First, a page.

Limiting Violence: Advancing International Humanitarian Law

Quelle: Schweizerisches BundesarchivArmed con­flic­ts are a tra­gic rea­li­ty. Becau­se vio­lence tends to inspi­re coun­ter vio­lence the­re is always a huge poten­ti­al for esca­la­ti­on in vio­lent con­flic­ts. Inter­na­tio­nal huma­ni­ta­ri­an law – espe­ci­al­ly the Gene­va Con­ven­ti­ons, its Addi­tio­nal Pro­to­cols and con­ven­ti­ons on wea­pon bans – has tried, more or less suc­cess­ful­ly, to reign in vio­lence in armed con­flic­ts. The pro­tec­tion of IHL is an important task for ethics.

Armed con­flic­ts are, howe­ver, also a chan­ging rea­li­ty. IHL takes into account a per­cep­ti­on of con­flict that, at the time of its con­cep­ti­on, was much more volub­le than today. This is espe­ci­al­ly true with regards to the role of the sta­te and the tech­ni­cal capa­bi­li­ties of modern war­fa­re. Non-state con­flict par­ties, who are now often cen­tral to the con­flict manage­ment pro­cess, were only indi­rec­t­ly tied to IHL as it was con­cei­ved as a bar­ri­er to vio­lent con­flict bet­ween sta­te actors. How non-state actors can be held to com­ply with IHL is one of the big­gest chal­len­ges of our time. The deve­lop­ment of wea­pons tech­no­lo­gies (i.e. armed dro­nes) offers ways of waging war which were not pre­dic­ted in IHL and which must be inter­pre­ted through the­se legal texts. Attempts to soli­di­fy custo­ma­ry law in this area must also be made. .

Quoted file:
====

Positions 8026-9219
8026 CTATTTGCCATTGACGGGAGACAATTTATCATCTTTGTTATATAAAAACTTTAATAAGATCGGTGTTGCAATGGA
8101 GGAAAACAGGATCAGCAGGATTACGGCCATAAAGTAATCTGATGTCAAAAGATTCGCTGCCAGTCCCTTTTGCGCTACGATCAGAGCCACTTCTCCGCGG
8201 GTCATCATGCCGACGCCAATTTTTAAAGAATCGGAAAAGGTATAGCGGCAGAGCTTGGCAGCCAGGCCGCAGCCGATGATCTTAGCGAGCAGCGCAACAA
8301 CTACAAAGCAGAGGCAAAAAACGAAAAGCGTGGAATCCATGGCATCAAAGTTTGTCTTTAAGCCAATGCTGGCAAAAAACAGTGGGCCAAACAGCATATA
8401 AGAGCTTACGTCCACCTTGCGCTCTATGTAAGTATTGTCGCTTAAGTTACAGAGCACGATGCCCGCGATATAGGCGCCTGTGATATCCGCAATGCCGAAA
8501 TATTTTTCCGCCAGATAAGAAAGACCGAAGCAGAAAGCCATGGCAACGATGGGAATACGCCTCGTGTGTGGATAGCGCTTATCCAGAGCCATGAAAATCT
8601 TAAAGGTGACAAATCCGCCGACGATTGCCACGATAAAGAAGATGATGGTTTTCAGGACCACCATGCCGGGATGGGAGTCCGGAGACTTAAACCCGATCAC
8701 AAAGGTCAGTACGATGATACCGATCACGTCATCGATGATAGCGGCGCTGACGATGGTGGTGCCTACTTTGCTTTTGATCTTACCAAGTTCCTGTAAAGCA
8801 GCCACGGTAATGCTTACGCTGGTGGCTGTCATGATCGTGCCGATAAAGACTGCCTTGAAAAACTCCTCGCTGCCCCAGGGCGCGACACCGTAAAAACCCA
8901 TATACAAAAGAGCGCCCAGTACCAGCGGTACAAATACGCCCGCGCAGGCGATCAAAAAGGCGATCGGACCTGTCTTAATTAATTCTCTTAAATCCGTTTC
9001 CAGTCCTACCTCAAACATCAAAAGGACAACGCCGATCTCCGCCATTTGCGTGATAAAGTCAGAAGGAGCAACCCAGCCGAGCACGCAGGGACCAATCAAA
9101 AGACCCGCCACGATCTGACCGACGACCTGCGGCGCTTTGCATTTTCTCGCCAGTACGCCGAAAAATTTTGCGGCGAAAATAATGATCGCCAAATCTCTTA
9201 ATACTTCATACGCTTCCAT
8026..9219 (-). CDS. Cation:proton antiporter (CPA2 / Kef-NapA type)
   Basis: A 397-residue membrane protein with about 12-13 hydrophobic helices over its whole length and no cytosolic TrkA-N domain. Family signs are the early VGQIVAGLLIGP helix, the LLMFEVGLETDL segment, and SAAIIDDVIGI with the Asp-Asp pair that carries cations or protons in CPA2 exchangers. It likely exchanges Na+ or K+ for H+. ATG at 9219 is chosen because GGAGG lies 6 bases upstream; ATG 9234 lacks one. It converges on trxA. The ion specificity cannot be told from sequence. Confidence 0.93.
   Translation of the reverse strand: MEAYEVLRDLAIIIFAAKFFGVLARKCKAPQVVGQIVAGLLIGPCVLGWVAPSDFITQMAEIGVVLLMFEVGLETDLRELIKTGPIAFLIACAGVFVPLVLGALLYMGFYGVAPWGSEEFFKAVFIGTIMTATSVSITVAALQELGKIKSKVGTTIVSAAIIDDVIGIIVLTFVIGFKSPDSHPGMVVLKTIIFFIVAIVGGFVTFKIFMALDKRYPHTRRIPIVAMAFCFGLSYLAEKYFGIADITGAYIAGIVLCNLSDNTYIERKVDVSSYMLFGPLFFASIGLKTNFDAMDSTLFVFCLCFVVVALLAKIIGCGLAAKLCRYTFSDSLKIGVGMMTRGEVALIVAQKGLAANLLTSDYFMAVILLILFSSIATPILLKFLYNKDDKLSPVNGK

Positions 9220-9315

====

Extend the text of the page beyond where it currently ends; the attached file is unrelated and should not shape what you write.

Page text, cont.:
Armed con­flic­ts must still be con­tai­ned. The cri­te­ria for this con­tain­ment can­not sim­ply be taken from the tech­no­lo­gy or the prac­tice of vio­lence but must be found and estab­lished through care­ful ethi­cal exami­na­ti­on.

Ine­vi­ta­b­ly, such a rese­arch pro­ject must the­re­fo­re begin with the fun­da­men­tals of vio­lent human inter­ac­tion. In order to retain its prac­ti­cal desi­ra­bi­li­ty, the pro­ject must also con­si­der the rea­li­ty of vio­lence per­pe­tra­ted by peop­le in vio­lent con­flic­ts.

Wit­hin the frame­work of this pro­ject the fol­lo­wing con­fe­ren­ces (among others) have been held: On the Pro­tec­tion of Civi­li­ans in Washing­ton D.C., Legi­ti­mi­zing Kil­ling in War in Ham­burg, The Bounda­ries of Vio­lence against Oppo­sing Com­ba­tants in Colo­gne, Remo­te­ly Con­trol­led and Auto­ma­ted Wea­pons Sys­tems in Bad Hom­burg and Bern (CH) as well a fur­ther work­shop on mili­ta­ry vir­tu­es in Bad Hom­burg.


Project Supervisor

Dr. Bern­hard Koch